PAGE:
Canada’s oil drillers say demand for their services is at historic lows as companies send equipment and people abroad, mainly to the U.S.
Pointing to the foreign capital flight from Canada over the past several years, the Canadian Association of Oilwell Drilling Contractors (CAODC) says while the number of new wells drilled in 2020 will remain flat, the number of rigs in Western Canada will drop to 497 from 545.
“The exodus is happening, and it’s happening at an alarming rate,” the industry group’s president Mark Scholz said Wednesday in Calgary after releasing the CAODC forecast.
Investment brokerage Peters & Co. Ltd. says Western Canada’s rig count is touching on 30-year lows. Drilling work is seasonal, but the CAODC said the total number of jobs will be down almost 40 per cent between 2018 and next year. Precision Drilling Corp.'s Kevin Neveu, who heads the country’s largest contract drilling company, said the oil field-service sector in Canada is facing “all-time lows in demand for our services.”
Energy-service companies are the workhorses of the energy industry: They are the contractors who do the actual drilling, fracking and other jobs for the oil companies that call the shots. They are the first to feel the pinch when capital is cut. The health of oil field-service companies is an indicator of the overall state of the energy sector, and in the past year, Canadian oil field-services stocks have plummeted an average of 28 per cent, according to RBC Dominion Securities.
After an oil-price drop that hit in 2014, the past five years have been bleak for the country’s energy sector. Canadian companies have also long said they are facing a host of special challenges, including a lack of pipeline capacity to ship to global markets beyond the United States. The drillers’ industry association on Wednesday pointed to political decisions as playing a key role in the industry’s decline.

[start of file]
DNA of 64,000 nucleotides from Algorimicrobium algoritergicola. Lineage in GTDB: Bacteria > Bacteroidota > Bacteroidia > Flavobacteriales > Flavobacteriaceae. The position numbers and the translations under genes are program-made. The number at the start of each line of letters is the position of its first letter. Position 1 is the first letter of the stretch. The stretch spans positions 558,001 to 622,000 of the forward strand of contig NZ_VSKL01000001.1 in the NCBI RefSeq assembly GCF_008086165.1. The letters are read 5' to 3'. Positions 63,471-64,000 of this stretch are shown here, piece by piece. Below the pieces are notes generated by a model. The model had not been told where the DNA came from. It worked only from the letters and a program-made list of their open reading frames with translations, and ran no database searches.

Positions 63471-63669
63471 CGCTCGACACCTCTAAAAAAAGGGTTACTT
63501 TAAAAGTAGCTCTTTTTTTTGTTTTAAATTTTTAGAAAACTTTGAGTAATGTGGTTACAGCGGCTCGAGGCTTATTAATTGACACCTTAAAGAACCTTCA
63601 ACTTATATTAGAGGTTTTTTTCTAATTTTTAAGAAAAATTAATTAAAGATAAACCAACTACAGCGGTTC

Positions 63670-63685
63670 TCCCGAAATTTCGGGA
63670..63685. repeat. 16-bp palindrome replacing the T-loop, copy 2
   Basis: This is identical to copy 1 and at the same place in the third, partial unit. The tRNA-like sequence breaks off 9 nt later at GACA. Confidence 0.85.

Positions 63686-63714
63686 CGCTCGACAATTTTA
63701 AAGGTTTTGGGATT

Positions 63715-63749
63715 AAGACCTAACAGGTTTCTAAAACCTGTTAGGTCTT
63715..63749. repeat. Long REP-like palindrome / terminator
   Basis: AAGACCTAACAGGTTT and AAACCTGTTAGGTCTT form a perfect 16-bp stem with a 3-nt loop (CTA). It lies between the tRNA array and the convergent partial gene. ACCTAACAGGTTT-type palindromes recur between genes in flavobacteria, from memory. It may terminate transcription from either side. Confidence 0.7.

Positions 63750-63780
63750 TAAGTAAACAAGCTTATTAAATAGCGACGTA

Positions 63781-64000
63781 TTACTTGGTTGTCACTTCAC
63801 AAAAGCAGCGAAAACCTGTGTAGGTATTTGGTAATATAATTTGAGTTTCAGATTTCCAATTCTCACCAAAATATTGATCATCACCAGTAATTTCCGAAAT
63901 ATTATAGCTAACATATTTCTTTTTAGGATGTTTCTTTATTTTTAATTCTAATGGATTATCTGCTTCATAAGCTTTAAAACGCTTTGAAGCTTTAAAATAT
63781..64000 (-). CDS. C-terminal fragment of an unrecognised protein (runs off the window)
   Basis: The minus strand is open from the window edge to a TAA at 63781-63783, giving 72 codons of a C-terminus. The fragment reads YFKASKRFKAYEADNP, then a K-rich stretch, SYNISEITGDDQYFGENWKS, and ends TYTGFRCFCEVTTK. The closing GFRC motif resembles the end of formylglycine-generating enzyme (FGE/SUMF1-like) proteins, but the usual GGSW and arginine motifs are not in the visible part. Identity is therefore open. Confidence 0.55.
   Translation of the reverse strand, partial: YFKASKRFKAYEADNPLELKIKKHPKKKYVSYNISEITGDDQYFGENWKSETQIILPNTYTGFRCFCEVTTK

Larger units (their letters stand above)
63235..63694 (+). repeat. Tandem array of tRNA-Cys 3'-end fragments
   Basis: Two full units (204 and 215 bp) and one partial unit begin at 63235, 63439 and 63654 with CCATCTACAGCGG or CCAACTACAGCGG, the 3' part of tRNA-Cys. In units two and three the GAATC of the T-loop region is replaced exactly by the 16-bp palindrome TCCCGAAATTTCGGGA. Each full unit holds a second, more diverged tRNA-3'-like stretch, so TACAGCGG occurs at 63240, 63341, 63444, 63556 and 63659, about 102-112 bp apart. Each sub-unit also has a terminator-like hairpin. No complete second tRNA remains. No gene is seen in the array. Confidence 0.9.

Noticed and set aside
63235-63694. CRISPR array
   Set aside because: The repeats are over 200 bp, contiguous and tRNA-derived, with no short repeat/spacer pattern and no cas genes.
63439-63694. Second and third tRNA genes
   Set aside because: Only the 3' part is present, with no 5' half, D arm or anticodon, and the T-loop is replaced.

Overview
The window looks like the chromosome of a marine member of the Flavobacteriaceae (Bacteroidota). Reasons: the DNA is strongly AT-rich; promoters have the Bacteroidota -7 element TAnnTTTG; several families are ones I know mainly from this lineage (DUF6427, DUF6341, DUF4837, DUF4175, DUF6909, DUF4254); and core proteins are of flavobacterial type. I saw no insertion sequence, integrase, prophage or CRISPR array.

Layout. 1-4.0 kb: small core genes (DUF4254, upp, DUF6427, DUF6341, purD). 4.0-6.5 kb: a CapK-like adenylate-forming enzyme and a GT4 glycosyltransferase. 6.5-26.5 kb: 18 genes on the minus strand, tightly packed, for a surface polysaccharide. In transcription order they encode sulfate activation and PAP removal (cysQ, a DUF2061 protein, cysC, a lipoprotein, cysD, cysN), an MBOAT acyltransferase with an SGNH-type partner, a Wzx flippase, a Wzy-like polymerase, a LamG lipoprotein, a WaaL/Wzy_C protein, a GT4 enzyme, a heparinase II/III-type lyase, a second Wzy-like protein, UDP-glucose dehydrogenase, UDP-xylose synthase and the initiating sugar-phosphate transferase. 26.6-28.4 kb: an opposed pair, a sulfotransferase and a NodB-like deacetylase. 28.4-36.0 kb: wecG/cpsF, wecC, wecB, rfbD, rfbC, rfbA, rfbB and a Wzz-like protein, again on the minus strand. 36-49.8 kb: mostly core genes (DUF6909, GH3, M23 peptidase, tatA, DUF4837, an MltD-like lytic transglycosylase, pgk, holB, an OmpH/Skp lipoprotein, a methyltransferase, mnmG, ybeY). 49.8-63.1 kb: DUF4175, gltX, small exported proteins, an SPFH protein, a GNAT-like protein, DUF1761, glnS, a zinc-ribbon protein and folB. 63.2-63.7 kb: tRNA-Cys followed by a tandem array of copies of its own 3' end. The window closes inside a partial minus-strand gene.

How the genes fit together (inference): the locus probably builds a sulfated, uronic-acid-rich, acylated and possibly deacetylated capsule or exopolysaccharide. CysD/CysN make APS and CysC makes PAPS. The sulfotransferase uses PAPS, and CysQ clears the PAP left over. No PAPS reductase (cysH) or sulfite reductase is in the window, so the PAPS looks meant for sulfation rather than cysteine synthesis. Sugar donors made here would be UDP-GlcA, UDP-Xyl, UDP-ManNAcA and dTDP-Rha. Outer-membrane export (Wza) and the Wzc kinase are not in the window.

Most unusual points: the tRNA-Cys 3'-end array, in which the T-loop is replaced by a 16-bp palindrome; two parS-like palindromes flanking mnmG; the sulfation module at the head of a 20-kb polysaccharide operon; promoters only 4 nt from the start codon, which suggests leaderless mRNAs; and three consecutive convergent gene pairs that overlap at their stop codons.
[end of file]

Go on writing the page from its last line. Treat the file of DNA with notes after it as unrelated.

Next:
The CAODC wants the federal government to accept Alberta’s rejigged carbon tax on large emitters as robust enough to meet national standards, and to guarantee the completion of the Trans Mountain pipeline expansion. It has called on Ottawa to repeal laws it labels “punitive” – including one that bans oil tankers from docking, loading or unloading oil on British Columbia’s northern coast. It is also asking for Ottawa to drop or amend its Bill C-69 legislation, which overhauled environmental evaluations for energy projects, and which both friends and foes of the oil and gas industry say is likely to stop the construction of any new oil pipelines in the years ahead.
Finally, it wants Ottawa to prioritize the responsible development and export of Canadian oil and gas as an effective means of reducing global greenhouse gas emissions.
Bob Geddes, president and chief operating officer for Ensign Energy Services Inc., said his company runs 300 rigs globally, but only does 17 per cent of its business in Canada. He said each rig is like a mini-manufacturing plant and is responsible for about 150 direct and non-direct jobs. When the rigs move to other countries, so do the jobs.